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Toward Zero Waste

Life without a black bin…could you live a week or even a day without throwing anything into the local landfill? Claremont currently diverts 64% of total waste from going to landfill, but has a goal of diverting 70%. Many cities have goals of generating zero waste which actually means that more than 90% avoids the landfill.

Do you find yourself pondering the proper location for a polystyrene foam coffee cup or clamshell? Black bin or blue? How clean does it really need to be? We should begin by thinking about whether the purchasing decisions we make every day produce the ends we have in mind. Consider the 9 Rs:

Refuse. Just don’t buy items that are over-packaged. We might need to shop at different stores, but there are generally alternatives. Purchase loose fruit and vegetables. Think twice before buying small items packaged in large “theft prevention” packages.

Reduce. Just use less. Be sure that the package of food will be eaten before the expiration date. Be sure that we will really use the item that appears to be such a great deal at the moment.

Refill. In Ontario, Canada, 88% of beer bottles are returned and refilled. Only 5% are refilled in the US. Look for products that are available in bulk and use them to refill existing containers at home. Look for soap in pouch packages to refill handy dispenser bottles.

Return. Before purchasing a new electronic item, be sure that the producer will take it back and properly recycle or reuse the components.

Repair. Before purchasing something new, consider repairing the item it was going to replace. If you don’t know how to repair it, find someone who can or donate it to an organization of people who can repair it and sell it.

Repurpose. A lot of things can be used for other purposes. When deciding between two items, consider purchasing the item with additional uses.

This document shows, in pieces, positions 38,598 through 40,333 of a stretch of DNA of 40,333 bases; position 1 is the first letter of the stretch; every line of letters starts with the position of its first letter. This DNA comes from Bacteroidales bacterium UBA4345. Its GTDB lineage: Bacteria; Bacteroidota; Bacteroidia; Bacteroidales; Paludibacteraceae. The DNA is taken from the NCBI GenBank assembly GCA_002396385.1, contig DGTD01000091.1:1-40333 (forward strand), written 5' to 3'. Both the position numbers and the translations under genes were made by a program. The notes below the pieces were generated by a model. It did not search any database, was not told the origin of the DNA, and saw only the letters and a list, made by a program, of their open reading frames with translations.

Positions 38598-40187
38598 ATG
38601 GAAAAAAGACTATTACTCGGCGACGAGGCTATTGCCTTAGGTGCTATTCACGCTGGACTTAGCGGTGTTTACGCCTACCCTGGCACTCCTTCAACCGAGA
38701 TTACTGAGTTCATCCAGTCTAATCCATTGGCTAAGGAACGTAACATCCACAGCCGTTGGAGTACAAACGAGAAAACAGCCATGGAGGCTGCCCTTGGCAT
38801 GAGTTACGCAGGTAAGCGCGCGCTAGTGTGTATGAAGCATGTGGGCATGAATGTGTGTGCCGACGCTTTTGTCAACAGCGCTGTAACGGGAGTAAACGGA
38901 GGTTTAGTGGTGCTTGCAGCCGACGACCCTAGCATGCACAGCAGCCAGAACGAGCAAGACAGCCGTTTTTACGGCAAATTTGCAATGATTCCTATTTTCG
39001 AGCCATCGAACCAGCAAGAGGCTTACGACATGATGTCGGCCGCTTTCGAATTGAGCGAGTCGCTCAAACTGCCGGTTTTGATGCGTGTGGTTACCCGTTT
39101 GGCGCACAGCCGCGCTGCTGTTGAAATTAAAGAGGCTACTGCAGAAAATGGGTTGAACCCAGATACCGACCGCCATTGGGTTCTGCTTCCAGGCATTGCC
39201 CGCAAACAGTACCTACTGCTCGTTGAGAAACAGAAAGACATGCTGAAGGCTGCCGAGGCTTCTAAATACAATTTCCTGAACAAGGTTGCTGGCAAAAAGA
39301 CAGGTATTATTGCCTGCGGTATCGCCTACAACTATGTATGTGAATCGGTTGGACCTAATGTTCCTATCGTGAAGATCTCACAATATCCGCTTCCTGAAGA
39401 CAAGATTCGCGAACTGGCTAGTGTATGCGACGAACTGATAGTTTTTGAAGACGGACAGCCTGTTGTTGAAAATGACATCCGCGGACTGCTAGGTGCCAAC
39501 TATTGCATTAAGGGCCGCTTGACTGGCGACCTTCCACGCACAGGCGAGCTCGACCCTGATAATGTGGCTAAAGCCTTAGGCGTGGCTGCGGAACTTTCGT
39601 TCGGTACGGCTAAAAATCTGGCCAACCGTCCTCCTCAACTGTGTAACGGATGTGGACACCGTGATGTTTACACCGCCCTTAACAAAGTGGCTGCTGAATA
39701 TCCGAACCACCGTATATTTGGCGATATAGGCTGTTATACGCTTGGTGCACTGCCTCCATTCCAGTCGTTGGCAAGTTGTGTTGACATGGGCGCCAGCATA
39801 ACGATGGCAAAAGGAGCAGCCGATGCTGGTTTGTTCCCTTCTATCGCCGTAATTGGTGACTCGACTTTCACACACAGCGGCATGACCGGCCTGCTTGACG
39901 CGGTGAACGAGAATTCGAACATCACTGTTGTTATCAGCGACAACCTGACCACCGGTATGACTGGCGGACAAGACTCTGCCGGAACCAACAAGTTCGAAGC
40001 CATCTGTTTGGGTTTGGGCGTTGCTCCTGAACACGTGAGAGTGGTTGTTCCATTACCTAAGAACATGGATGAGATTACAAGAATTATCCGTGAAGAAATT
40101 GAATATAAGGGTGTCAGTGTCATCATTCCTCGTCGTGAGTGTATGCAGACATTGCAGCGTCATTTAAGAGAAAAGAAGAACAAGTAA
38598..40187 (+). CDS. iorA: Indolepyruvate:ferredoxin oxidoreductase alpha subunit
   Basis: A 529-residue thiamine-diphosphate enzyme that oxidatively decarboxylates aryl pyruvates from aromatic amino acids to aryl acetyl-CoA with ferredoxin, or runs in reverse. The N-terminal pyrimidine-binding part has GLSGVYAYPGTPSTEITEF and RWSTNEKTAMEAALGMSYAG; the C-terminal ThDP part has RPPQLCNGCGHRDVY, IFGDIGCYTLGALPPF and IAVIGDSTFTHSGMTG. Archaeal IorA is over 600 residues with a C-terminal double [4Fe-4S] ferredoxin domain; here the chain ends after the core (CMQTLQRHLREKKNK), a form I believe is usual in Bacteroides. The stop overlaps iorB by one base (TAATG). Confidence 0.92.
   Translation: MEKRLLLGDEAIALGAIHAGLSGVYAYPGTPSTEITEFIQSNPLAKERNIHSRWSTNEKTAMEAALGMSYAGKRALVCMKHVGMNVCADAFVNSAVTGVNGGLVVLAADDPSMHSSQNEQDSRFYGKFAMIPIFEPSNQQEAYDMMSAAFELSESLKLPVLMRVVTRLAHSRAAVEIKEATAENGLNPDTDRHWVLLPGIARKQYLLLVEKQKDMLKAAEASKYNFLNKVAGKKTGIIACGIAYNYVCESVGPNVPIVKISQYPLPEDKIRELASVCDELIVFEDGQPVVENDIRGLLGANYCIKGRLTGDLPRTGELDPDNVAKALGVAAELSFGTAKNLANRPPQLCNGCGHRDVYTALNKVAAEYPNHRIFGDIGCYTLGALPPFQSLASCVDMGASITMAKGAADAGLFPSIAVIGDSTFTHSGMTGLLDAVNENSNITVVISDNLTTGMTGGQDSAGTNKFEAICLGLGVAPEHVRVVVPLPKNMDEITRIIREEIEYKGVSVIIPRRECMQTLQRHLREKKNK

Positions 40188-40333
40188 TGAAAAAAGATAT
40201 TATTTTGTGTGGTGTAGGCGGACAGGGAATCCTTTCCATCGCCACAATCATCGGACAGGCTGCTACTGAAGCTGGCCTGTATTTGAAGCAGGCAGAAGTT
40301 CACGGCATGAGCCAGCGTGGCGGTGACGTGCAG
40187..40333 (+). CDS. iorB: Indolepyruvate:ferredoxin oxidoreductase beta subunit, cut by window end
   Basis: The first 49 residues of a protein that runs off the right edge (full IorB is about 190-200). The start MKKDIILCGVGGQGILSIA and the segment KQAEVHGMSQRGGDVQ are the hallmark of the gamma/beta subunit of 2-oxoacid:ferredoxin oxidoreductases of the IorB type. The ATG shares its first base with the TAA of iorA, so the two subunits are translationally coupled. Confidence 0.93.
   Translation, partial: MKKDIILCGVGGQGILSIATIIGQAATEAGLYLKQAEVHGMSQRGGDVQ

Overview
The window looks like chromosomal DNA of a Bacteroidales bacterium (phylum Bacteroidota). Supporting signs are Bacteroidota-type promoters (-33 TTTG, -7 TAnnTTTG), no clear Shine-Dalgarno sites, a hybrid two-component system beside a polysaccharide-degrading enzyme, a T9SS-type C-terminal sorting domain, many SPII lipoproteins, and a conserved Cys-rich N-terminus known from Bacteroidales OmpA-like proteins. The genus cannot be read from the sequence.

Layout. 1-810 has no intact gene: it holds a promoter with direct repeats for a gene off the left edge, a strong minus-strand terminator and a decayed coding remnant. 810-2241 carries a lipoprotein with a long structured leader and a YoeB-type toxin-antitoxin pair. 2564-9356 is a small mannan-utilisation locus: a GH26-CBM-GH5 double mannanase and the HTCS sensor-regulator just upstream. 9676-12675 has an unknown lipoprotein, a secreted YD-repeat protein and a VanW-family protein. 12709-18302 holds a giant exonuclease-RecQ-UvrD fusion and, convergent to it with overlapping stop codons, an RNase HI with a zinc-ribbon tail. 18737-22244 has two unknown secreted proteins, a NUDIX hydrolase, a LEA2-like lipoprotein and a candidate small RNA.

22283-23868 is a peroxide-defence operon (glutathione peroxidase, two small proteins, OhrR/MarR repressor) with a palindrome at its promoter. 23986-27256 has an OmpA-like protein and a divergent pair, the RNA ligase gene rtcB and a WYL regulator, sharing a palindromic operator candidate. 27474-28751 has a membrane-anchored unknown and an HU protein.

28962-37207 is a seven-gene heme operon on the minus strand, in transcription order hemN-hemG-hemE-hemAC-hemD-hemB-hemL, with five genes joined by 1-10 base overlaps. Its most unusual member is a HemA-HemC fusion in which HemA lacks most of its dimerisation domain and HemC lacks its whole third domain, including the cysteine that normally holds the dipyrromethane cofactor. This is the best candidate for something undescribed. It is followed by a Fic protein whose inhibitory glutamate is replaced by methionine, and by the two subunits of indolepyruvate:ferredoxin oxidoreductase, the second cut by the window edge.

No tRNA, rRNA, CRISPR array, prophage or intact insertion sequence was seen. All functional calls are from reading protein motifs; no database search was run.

Reuse. We throw too many things away too soon. It is sometimes better to pay more for something that will last longer. Think about using an item just one more time before buying its replacement.

Recycle. Be sure that the products purchased are made from or packaged in materials that are easily recycled when ready for disposal. Look for items or packaging made from post-consumer recycled materials. When done with an item and in doubt about where to dispose of it, recycle. Recycling companies are expert at separating the items they can sell from those that must go to landfill. (does this mean those foam cups and pizza boxes should go in the recycling? )

Rot. More and more cities are adding food scraps to their curbside waste collection for transport to industrial compost sites. Food is a valuable feedstock and the resulting compost is helpful to growers, gardeners and for erosion control. Until Claremont includes food waste collection, think about setting up a home compost system and enrich your garden.

When we purchase with the end in mind, we will automatically reduce the total waste we generate.

The biggest landfill diversion opportunity is with organic waste. Composting can be used to generate soil amendments and fertilizer. Energy from electricity or gas can be produced through anaerobic digestion, gasification or incineration. Over 90% of our total waste could be put to better use or just not purchased in the first place. Producers will continue to produce what we continue to purchase. Buy with the end in mind.

Join us for the next Sustainability Dialog, “Toward Zero Waste”, on Monday, March 7 at 7 pm in the Hahn Building at 420 N. Harvard Ave for a more complete discussion of turning waste into resources

Demystifying Sustainabilty is a project of Sustainable Claremont (